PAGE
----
Rectory Lane Cemetery, Berkhamsted

Rectory Lane Cemetery, Berkhamsted

Biography:
Henry H. Bignall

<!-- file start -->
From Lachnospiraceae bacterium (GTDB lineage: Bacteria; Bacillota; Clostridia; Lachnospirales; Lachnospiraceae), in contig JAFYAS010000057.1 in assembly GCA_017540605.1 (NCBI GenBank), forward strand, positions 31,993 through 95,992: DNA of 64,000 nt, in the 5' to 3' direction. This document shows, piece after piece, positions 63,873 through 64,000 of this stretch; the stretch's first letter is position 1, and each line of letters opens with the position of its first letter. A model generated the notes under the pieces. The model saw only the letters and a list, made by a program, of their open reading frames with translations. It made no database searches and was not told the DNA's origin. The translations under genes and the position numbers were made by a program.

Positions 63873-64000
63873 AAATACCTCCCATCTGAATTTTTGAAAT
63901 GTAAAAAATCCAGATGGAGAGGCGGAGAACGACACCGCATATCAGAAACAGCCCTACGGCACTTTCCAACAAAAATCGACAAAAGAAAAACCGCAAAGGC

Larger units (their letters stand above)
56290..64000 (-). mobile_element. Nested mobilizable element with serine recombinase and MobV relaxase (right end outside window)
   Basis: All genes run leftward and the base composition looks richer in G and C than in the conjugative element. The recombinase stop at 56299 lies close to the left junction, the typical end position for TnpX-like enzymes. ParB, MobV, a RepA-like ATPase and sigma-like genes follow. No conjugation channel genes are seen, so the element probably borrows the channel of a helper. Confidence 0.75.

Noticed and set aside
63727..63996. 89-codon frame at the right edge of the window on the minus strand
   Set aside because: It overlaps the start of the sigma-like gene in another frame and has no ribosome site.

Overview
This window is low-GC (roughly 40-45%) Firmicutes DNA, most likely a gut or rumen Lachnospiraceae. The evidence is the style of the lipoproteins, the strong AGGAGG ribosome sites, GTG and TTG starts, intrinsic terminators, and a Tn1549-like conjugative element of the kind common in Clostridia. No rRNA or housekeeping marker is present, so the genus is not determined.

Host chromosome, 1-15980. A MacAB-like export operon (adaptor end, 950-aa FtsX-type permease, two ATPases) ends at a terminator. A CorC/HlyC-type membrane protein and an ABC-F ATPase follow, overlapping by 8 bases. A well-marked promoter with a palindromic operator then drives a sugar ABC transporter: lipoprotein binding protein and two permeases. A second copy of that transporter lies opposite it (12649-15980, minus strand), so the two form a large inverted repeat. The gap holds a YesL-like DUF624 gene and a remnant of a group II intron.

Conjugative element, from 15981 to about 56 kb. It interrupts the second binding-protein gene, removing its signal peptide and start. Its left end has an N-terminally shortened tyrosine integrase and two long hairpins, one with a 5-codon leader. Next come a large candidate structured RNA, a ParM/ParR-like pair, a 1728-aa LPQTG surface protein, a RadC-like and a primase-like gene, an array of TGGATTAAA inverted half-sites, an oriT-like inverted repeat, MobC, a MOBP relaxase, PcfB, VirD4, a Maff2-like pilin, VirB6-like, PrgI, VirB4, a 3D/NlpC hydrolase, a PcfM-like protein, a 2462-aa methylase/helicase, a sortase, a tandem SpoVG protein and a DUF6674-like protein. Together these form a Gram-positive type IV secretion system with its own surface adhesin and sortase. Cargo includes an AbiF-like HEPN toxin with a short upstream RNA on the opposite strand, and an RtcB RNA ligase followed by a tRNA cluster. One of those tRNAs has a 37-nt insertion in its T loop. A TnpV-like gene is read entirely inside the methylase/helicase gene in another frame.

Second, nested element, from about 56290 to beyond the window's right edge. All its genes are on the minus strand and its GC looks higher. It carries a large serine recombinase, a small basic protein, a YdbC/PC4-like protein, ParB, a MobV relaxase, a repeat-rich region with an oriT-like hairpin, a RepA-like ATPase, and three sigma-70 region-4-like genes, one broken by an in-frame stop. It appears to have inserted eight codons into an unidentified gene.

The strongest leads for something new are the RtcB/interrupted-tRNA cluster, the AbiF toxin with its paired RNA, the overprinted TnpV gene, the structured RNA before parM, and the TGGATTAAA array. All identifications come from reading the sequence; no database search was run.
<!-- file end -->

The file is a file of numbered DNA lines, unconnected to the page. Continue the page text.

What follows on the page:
HENRY HERBERT BIGNELL; 1875 – 1948 Henry was born on the 17th June 1875. Although his surname appears as “Bignell” on the kerbstone of Herbert’s grave in Rectory Lane Cemetery, it appears in various records, such as the 1841 census as “Bignall.” He was the fourth of nine children born to Frederick and Sarah Bignell: Sarah, born in 1868; Lizzie, 1871; Emily, 1873; Henry, 1876; George, 1878; Florence, 1881; Nellie, 1883; Charlie;1885 Mary, 1888; Jane,1890. The family lived in Northchurch, in the High Street in 1881 and at Orchard End in 1891. Henry’s father’s occupation was noted in 1881 as being a labourer and in 1891 he was working on the railway as a platelayer. In 1894 at the age of 18, Henry took the Queen’s shilling and joined the Army. His service record shows that prior to volunteering he had been working as a labourer. He joined the Bedfordshire Regiment as a short service volunteer (5 years service and 7 years on the Reserve), but he later extended his service to 12 years and was discharged in 1907. Between November 1896 and December1907 he served with the 1st battalion in the East Indies. He was fortunate not to have been posted to the 2nd battalion which served in South Africa in the Boer War. Henry does not seem to have been an exemplary soldier. In 1901 he was promoted to Lance Corporal and in 1902 was granted good conduct pay, but he lost his stripe in 1903 and his good conduct pay in 1904. He was reappointed Lance Corporal in 1906, but again lost his rank and good conduct badges in 1907 for “neglect of duty when in charge of a room.” He was discharged after 13 years and 33 days service. It seems Henry was glad to quit the Army. Alongside the date of his discharge is the laconic note “Free after 13 years.” Henry’s service record provides us with a physical description of his appearance at the age of 18 years. He had a fresh complexion, brown hair and eyes. He had an indistinct tattoo on his left forearm and scars on left forearm and right elbow. By today’s standards he was small; he weighed 8st and 6lbs and at 5 ft 4 in height was only one inch taller than the Army’s minimum height requirement. His small size and stature may have been the result of  poor diet during childhood, not uncommon at that time.  Many young men from working class backgrounds were malnourished and unhealthy and the poor state of physical fitness of new recruits to the army was one perceived cause of the British Army’s poor performance during the Boer Wars. 40-60% of volunteers to the army, mainly from working class backgrounds, were rejected on medical grounds. In some towns nearly all young men were turned away. In the aftermath of the war, newspapers and writers associated the problems of the British Empire with the poor health of many British people, arguing that a malnourished and unhealthy nation could not rule the biggest empire in the world. The Committee on Physical Deterioration was set up in 1903 and recommended that the government introduce compulsory medical inspections of children in school, free school meals for the very poor and training in mothering skills for working class women. These recommendations represented a significant increase in the role of the state in public health. Following his army service and return to Berkhamsted, Henry married Ada Norwood in 1910. The 1911 census reveals that Henry and Ada were living with Ada’s parents, Frederick and Sophia Norwood at 38 High Street, Berkhamsted, together with the Norwood’s 13 year old grandson (Ada’s nephew) Frederick Herbert Norwood. There is no record of Henry and Ada having any children of their own. The census also reveals that Henry, like so many other sons born in this era, followed in his father’s shoes and had himself also becoming a platelayer. Platelayers, also known as Lengthsmen, were employed by the railway and worked in a gang to maintain the railway track. As the name Lengthsman suggests, they were allocated a specific section, or length, of line to look after. Like many Victorian occupations it involved hard physical labour. The platelayers were responsible for inspecting and maintaining the track, including all its component parts such as rails, sleepers, fishplates, bolts, etc. Their duties included greasing points, and generally watching for wear and tear. The track had to be inspected twice a day and any faults in the gauge, level and super elevation were to be mended by using their picks, shovels, hammers, wrenches and track gauges. They also had to maintain lineside fences and keep the culverts clear, as well as retrieve any item that may have fallen from a train. All these tasks were to be done in all weathers. A platelayer’s working conditions were the poorest of any railway employees. For six days a week they had to be on duty between 6am and 6pm, and at the end of the day they had to make sure that the line was clear and in good working order. If the work had not been completed by 6pm, they had to stay until it was done so. Pay was probably the worst of any railway employees, apart from women. Within the first two weeks of the outbreak of the First World War, over 27,000 railway workers had either been called up as Territorials or Reservists or had volunteered for the armed forces. There is no record that Henry served during the Great War. Whilst Henry’s younger brother George volunteered in 1914 (he died of wounds in 1916 and is recorded on the Northchurch War memorial), Henry’s earlier experience of army life may have put him off volunteering. Henry was, however, just young enough to have been conscripted. In January 1916 the Military Service Act became law. This required all single men aged between 18 and 41 to enlist. In May 1916, further legislation extended this to include married men and Henry didn’t turn 41 until June 1916, so he should have been caught by conscription by the matter of a month. However, as a railway employee, Henry was exempt from conscription. The Military Service Act provided for certificates of exemption to be issued by tribunals if it was in the national interest for someone to continue with the work in which he was habitually engaged instead of being employed by the military. Certificates were also issued if conscription would cause exceptional financial, business or domestic hardship, cases of ill health or conscientious objection. With so many railway employees joining up at the outbreak of war, concerns grew about the efficiency of the railway system. The Government then issued an instruction which ensured that men employed by the railway companies should not be accepted for the forces unless they had a certificate from their employer indicating that their services could be spared. The electoral rolls show Ada and Henry continued to live at 38 High Street with Ada’s parents. Her mother’s name last appears on the roll in 1922 and her father’s in 1927, so presumably they each died shortly after 1922 and 1927 respectively. The rolls for 1929 and 1930 reveal that Henry and Ada had moved from 38 High Street, presumably after the death of Ada’s father, and were living at 22 Victoria Road.  By the time the 1939 Register was compiled, the couple had moved again and were living at 10 Woodlands Avenue. Henry was then nearly 64 years old and still working. The entry recording his occupation in the register is damaged but the following can still be read: “Maintenance & repair…lengthsman railway…” Henry and Ada were both to remain living at 10 Woodlands Avenue for the rest of their lives. Henry died at home  on 18th November 1948 at the age of 73 years.